Apparently, if you leave home with money in your pocket on the first day of the year, you’ll always have something in your pocket to spend every day of the year. My grandmother would give each of her grandchildren five dollars on New Year’s Eve to carry in our wallets. She wanted to make sure we had enough cash in our wallets at all times.
I know it sounds odd but even today after all the years that have passed since grandma gave us cash on New Year’s Eve, I always tuck the New Year’s Eve money in a compartment in my wallet and I call it the “emergency fund”. I make sure Bob and my son still have extra cash in a compartment in their wallet for their emergency fund and we carry it for the entire year. Some family traditions just don’t go away even after years and years.
The next tradition that we followed when my grandmother was alive was to ” Frighten away spiteful spirits”.
Some Italian families have fireworks for this reason (especially true in Naples, Italy where my maternal side is from). Instead of fireworks, we went out into the streets in front of our homes banging pots and pans with wooden spoons to scare away evil and spiteful spirits that were supposed to be lurking in the shadows during the transition from the old year to the new year.
As children, we loved to just make lots of noise and not get in any trouble for 20 minutes or so (it helped that grandma was front and center)….ahh, the good old days.
The last tradition that was introduced to us as children by my grandmother was to wear red undies on New Year’s Eve to bring good luck to you for the full year to come.
I had to research the reason behind this (courtesy of google) because grandma stopped at “it brings good luck”.
“Lots of market stalls and shops in Italy sell red underwear in the days between Christmas and New Year’s Eve. Apparently, in order to get the most out of this good fortune, Italians only wear red underwear on December 31st.”
“For the red underwear to be really lucky, it should only be worn on NYE and thrown out the next day. The reason behind this New Year’s tradition dates back to the ancient Romans who wore red tunics during battle which represented blood and strength and instilled fear in their enemies”.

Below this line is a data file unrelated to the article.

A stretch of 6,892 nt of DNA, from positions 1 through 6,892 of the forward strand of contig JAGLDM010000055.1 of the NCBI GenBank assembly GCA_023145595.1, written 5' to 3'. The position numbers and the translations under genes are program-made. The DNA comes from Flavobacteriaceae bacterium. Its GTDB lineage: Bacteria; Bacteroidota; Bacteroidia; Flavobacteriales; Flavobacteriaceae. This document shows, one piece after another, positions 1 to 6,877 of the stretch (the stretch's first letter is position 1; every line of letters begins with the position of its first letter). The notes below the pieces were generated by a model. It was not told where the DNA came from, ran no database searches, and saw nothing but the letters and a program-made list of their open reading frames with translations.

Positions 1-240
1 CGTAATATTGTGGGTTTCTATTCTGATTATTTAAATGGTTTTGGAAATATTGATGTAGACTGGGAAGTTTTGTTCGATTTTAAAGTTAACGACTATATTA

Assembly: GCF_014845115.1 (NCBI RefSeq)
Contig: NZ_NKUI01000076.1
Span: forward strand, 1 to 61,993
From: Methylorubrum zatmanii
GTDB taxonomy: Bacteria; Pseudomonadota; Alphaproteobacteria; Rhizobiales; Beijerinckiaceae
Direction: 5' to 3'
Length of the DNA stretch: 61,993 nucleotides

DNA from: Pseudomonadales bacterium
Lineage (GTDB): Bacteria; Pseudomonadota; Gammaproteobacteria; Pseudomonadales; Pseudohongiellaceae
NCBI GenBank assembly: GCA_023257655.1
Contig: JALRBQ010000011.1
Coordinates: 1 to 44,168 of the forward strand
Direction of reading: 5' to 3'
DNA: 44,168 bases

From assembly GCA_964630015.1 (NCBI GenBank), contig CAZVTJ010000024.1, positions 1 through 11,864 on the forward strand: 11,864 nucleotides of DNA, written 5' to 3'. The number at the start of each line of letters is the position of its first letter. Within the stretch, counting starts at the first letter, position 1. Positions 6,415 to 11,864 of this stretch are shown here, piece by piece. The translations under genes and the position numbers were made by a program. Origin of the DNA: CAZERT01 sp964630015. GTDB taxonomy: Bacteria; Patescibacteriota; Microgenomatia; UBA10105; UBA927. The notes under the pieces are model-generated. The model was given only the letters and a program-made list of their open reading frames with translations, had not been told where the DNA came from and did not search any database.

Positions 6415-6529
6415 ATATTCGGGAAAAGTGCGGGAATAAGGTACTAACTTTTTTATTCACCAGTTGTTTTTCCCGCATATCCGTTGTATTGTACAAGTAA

And on that note, I am going to leave you guessing if Bob and I wore red underwear this year.
I know there are so many more Italian traditions but these are the traditions that my family practiced.
Have a Happy, Healthy, and Prosperous Year with all the Good Fortune your heart can hold…. and thank you for being so supportive of my blog all year. I love sharing recipes, stories, and life’s ups and downs with you. Enjoy the lentil recipe…
2 tbsp. olive oil, plus extra for drizzling
1 medium red onion, chopped
3-4 carrots, peeled and chopped
3 celery stalks, chopped
3-4 garlic cloves, chopped
Salt and fresh ground black pepper
Pinch of red pepper flakes (optional)
1 (14 ½ oz.) can of diced tomatoes with their juices
1 bag of lentils (usually 16 oz.)
8 cups low sodium chicken broth (2 boxes) or homemade broth
4- 6 sprigs of fresh thyme
2 bay leaves
1 cup grated cheese
Cooks Note: I always make lentil soup when I have the bone of a spiral ham. You could use a ham hock, bacon, pancetta or skip this ingredient entirely.
- Sort lentils for any stones, rinse with cold water – set aside
- Heat the oil in a heavy large pot over medium heat
- Add the red onion, celery and carrots and a pinch of salt to sweat the vegetables.
- After 2-3 minutes add the garlic and pinch of red pepper and sauté until all the vegetables are tender, about 5-8 minutes
- Add the tomatoes with their juices
- Simmer until the juices evaporate a little and the tomatoes break down, stirring occasionally, about 8 minutes
- Add the lentils and mix well to coat. Sauté 1-2 minutes
- Add the broth, bay leaf, thyme springs, and ham bone, if using
- Bring to a boil over high heat
- Cover and simmer over low heat until the lentils are tender, about 30 minutes
- Remove the ham bone; when cool enough to handle, remove the meat from the bone. Discard the bone; dice the meat and return to the soup. Discard the bay leaf
- Add salt and pepper and taste for seasonings
- When serving, you can drizzle soup with a little olive oil and serve with grated cheese
Cook’s Note– salt the lentils at the end of cooking, rather than the beginning, so that they don’t remain hard.
Until my next post, make every day a celebration!